Sumner has had a YouTube channel and we have been publishing his videos about life at the East Wind Community. This is what he is calling the “Final Chapter”–at least for now. In this video he does say that he is planning to post more videos sometime this winter and when he does, we will publish them here.
In the meantime, Theresa at Glomus has been making TikTok videos and we will begin publishing some of them next week.
Here is the final, wrap up video of Sumner’s series about wildlife at East Wind Community. While most of the early footage is of ants, there’s also some bird shots and some stills of flowers plus electronic music made by a friend of Sumners. What may be most important is Sumner’s evaluation of this series and his acknowledgements of assistance with it, which is at the beginning of the video.
Here’s someone who lived at East Wind in the mid-eighties and talks about life in community back then: the kitchen, the start of the nut butter business, and problems with the dairy, among other things. Some real communal history!
Sumner, who usually does these interviews, is himself interviewed by a grad student. He comments that it’s a “Confused, unfocused interview for the most part. Gets better in the second half.” It was done when he was living at East Wind and he comments about East Wind and other communities.
(Note: It may be obvious to say this, but in this situation I want to clearly state that I, Raven, am solely responsible for this content. Other members of the Commune Life team can respond but I take full responsibility for this post.)
Racism is a systemic problem that permeates every corner of this society. The communes, regardless of how much of an alternative they aim to be, are not, by any means, immune.
Last year, mostly in response to the death of George Floyd and the resurgence of the Black Lives Matter movement, several folks at Twin Oaks took the community to task for its racism, intentional or otherwise. We published severalposts on Commune Life aboutthis. There was a moment where it looked like Twin Oaks was going to commit to creating significant diversity there, and Keenan, ever optimistic, saw it as quite possible. The Diversity Team at Twin Oaks became REAL (Racial Equity Advocacy and Leadership) and put out a statement on their intentions. Unfortunately, as often happens, things got mired down and members of REAL got frustrated and left. I know that there are still members of Twin Oaks pushing for change but it seems stuck at the moment.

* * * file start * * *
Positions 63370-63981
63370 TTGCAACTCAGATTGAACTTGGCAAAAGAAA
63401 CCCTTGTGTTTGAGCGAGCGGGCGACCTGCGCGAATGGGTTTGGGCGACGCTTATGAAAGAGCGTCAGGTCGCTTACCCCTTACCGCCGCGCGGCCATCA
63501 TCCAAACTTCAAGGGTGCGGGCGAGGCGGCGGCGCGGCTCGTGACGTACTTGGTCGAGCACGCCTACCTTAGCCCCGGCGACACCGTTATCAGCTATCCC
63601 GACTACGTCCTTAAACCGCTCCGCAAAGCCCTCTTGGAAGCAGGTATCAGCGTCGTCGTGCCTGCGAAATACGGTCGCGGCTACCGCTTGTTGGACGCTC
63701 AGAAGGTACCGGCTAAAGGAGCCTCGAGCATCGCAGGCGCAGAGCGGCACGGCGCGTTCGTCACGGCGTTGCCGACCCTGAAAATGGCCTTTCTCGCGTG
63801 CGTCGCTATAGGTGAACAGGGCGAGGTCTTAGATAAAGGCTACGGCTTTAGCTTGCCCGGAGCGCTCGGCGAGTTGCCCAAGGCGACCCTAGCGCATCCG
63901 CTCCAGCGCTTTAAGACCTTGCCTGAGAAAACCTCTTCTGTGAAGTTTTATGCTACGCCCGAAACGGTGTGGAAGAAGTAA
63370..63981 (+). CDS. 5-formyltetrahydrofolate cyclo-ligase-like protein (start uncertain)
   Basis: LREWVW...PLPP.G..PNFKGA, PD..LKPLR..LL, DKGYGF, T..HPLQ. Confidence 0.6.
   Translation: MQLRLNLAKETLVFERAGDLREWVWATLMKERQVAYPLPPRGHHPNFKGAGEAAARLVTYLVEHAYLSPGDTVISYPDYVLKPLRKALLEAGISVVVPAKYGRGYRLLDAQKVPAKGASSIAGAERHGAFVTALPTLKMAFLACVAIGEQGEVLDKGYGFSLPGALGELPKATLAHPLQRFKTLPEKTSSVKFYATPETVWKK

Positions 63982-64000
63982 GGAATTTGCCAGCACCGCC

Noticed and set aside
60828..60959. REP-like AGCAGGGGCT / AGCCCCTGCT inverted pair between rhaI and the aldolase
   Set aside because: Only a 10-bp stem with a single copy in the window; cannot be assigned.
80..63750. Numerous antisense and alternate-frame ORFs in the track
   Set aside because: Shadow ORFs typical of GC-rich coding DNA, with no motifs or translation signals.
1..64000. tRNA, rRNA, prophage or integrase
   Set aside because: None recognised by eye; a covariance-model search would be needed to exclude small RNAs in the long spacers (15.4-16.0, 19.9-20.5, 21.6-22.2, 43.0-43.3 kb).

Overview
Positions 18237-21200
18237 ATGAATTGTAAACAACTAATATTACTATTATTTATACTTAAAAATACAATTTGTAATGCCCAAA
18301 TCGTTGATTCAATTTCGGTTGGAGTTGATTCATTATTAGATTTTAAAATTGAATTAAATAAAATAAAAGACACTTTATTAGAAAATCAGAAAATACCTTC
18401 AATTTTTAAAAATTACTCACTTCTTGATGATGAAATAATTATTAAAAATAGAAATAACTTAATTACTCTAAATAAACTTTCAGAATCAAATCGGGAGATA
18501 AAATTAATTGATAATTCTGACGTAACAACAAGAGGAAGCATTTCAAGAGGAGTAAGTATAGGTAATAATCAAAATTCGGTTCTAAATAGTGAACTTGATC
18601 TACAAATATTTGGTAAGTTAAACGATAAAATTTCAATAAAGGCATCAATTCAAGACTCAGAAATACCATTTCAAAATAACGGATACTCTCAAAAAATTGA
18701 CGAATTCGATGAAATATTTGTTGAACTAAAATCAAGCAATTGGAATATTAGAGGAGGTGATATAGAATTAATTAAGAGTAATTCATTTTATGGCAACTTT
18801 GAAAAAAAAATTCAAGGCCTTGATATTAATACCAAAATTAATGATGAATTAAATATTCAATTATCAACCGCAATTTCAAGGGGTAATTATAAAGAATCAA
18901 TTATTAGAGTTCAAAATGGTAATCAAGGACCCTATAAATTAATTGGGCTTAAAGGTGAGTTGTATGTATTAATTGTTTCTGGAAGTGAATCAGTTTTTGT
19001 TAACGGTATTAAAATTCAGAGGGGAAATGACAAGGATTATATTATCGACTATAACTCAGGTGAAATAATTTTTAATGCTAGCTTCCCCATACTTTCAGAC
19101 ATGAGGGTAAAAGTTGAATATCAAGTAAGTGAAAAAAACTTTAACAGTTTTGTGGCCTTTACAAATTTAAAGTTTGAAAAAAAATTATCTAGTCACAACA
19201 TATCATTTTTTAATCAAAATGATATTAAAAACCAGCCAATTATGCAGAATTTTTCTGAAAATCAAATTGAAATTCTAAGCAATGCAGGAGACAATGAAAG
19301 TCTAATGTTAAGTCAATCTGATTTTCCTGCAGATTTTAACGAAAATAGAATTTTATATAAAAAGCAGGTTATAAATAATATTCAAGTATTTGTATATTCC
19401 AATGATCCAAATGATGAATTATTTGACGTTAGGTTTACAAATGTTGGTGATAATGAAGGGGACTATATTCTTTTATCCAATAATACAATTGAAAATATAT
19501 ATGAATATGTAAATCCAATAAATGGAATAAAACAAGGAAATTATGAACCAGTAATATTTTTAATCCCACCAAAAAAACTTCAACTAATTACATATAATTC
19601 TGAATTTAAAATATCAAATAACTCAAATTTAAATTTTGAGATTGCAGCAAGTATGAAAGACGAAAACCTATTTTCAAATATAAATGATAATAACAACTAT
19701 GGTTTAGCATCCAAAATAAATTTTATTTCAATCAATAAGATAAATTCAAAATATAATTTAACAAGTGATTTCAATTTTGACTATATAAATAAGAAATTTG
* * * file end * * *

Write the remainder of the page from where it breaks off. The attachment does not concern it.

I know that at Acorn, they (under Ira’s leadership) have been trying to find ways of supporting BIPOC leadership. Two projects in particular that they have gotten behind are the Ujamaa Cooperative Farming Alliance, which “recognizes the need for increased diversity in farming and the seed industry, and the need to provide more opportunities and support for growers from historically oppressed and marginalized communities”, and an attempt in Louisa County (home to Acorn, Twin Oaks, and other communities) to create an “income sharing community run by a dedicated people of color”. My understanding is that Twin Oaks is also supporting this.
Here at Glomus we have a mutual aid fund that we have been using to support (among other things) projects created by folks of color and indigenous people–especially POC created communities–and we have also collected money for the last couple of years for black and indigenous farmers and farming projects at Farmers Markets where we’ve sold our produce. We did participate in the protests last year and we have been talking, on and off, about what else we can do. We are a small, white commune and not immune to racist behaviors, but we have tried to deal with them.